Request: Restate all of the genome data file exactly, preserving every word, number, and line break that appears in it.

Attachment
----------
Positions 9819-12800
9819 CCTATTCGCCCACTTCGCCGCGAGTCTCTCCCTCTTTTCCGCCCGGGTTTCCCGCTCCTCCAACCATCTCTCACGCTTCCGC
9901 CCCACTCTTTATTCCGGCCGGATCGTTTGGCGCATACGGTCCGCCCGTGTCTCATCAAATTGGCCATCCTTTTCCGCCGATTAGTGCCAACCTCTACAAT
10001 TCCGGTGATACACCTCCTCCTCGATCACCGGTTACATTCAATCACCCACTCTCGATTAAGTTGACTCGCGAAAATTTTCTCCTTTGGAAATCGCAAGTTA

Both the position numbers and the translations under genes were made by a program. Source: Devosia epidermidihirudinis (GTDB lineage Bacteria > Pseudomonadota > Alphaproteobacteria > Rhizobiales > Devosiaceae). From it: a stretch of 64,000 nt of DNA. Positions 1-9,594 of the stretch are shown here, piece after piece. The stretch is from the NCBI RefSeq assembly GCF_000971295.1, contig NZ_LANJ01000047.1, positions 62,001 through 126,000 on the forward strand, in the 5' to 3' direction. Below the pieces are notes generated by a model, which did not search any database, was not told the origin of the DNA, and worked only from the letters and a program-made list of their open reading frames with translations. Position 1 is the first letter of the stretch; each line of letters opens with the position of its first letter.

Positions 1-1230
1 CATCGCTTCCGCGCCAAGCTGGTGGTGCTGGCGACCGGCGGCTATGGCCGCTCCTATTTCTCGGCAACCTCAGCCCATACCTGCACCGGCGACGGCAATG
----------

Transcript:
Positions 9819-12800
9819 CCTATTCGCCCACTTCGCCGCGAGTCTCTCCCTCTTTTCCGCCCGGGTTTCCCGCTCCTCCAACCATCTCTCACGCTTCCGC
9901 CCCACTCTTTATTCCGGCCGGATCGTTTGGCGCATACGGTCCGCCCGTGTCTCATCAAATTGGCCATCCTTTTCCGCCGATTAGTGCCAACCTCTACAAT
10001 TCCGGTGATACACCTCCTCCTCGATCACCGGTTACATTCAATCACCCACTCTCGATTAAGTTGACTCGCGAAAATTTTCTCCTTTGGAAATCGCAAGTTA

Both the position numbers and the translations under genes were made by a program. Source: Devosia epidermidihirudinis (GTDB lineage Bacteria > Pseudomonadota > Alphaproteobacteria > Rhizobiales > Devosiaceae). From it: a stretch of 64,000 nt of DNA. Positions 1-9,594 of the stretch are shown here, piece after piece. The stretch is from the NCBI RefSeq assembly GCF_000971295.1, contig NZ_LANJ01000047.1, positions 62,001 through 126,000 on the forward strand, in the 5' to 3' direction. Below the pieces are notes generated by a model, which did not search any database, was not told the origin of the DNA, and worked only from the letters and a program-made list of their open reading frames with translations. Position 1 is the first letter of the stretch; each line of letters opens with the position of its first letter.

Positions 1-1230
1 CATCGCTTCCGCGCCAAGCTGGTGGTGCTGGCGACCGGCGGCTATGGCCGCTCCTATTTCTCGGCAACCTCAGCCCATACCTGCACCGGCGACGGCAATG